Something has happened that never happens. I’ve amassed about £20,000 — which probably means £25,000 after a few what-the-hell raids on the mortgage money — to buy a special car, something to love and cherish and feel special in.
In this job, you contemplate such purchases all the time — theoretically. But when you’re ready to lay down actual cash, two unfortunate things happen. First, you realise £25k isn’t much: any thought that this sum makes you special dies during your first scan of the classifieds.
Second, you become stupidly sensible, as it were. Instead of searching for a unique machine of flawed brilliance, something imaginative and brave that no-one else has thought of, you head for the obvious: one of the fairly tired Porsche 911s or half-decent Porsche Boxsters that currently flood the market.
Don’t get me wrong, a Porsche is a terrific choice. I’ve been there. We had a family 911 Carrera years ago: dead reliable, fun to own and not so bad to service and insure. The Steering Committee liked driving it, enjoyed the kudos of the office car park, found the front boot okay for supermarket bags, and until they grew too large we’d whip our kids into the two folding rear seats for outings.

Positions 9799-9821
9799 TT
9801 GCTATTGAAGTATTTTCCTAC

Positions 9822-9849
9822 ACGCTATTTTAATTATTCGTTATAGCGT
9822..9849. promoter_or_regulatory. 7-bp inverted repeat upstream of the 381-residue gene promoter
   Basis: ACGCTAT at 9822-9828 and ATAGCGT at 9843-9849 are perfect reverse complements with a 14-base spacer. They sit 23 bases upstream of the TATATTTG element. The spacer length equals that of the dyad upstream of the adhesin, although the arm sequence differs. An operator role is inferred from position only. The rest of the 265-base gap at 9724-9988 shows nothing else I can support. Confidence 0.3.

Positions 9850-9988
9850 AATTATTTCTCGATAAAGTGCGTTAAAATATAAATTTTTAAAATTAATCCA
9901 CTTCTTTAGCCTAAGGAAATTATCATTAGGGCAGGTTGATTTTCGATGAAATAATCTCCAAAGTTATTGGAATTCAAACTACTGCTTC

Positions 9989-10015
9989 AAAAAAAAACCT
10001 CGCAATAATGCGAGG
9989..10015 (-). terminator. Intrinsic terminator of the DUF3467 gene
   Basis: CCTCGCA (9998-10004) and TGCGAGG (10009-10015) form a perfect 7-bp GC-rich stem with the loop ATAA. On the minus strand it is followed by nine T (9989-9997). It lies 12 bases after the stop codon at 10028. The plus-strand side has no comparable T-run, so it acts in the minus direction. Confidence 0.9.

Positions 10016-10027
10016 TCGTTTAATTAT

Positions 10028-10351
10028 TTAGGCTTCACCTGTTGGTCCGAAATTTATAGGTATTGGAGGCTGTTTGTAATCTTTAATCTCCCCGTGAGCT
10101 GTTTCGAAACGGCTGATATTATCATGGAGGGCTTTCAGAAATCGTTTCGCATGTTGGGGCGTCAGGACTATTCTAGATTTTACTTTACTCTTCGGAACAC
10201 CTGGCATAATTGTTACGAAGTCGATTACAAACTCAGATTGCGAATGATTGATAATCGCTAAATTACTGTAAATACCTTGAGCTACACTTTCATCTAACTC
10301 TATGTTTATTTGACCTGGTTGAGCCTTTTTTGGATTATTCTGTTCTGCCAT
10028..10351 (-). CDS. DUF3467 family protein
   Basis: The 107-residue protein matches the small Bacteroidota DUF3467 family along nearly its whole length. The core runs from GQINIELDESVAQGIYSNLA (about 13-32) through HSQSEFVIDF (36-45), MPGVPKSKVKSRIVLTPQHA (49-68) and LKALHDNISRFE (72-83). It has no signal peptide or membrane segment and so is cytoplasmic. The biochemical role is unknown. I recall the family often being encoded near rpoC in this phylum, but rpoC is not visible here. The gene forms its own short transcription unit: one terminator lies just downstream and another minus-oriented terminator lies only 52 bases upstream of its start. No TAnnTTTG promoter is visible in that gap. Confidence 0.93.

Now, such needs aren’t important. No kids to worry about and we have other cars for the supermarket. Now, wants replace the needs: I want the badge on my new car’s nose to be special. I want to do the odd track day, so the car must be respectably quick, nimble, stable and reliable. I want it to be not too hard on brakes and tyres.
And I want to be able to tour. The plan is to keep the car in Gloucestershire but to attend the odd Brooklands, Prescott or Goodwood breakfast club (and be thought worthy of my attendance) without labouring for hours at 55mph. Sometimes I’ll want to take Herself to France in reasonable comfort. As is well known, your passenger’s head and/or backache on a long journey in a funny car is even worse than your own.
So what to buy? People keep saying “get a Porsche”, and are probably right. But they’re such default choices that I resist them. At supercar gatherings, you see arrivals divided into Porsches and Others. This time, I’d like my new car to be an Other.
So I’m stuck. And it hardly helped yesterday when a rather disdainful trade-literate friend (I use the term loosely) offered his solution. “Keep saving, mate,” he said.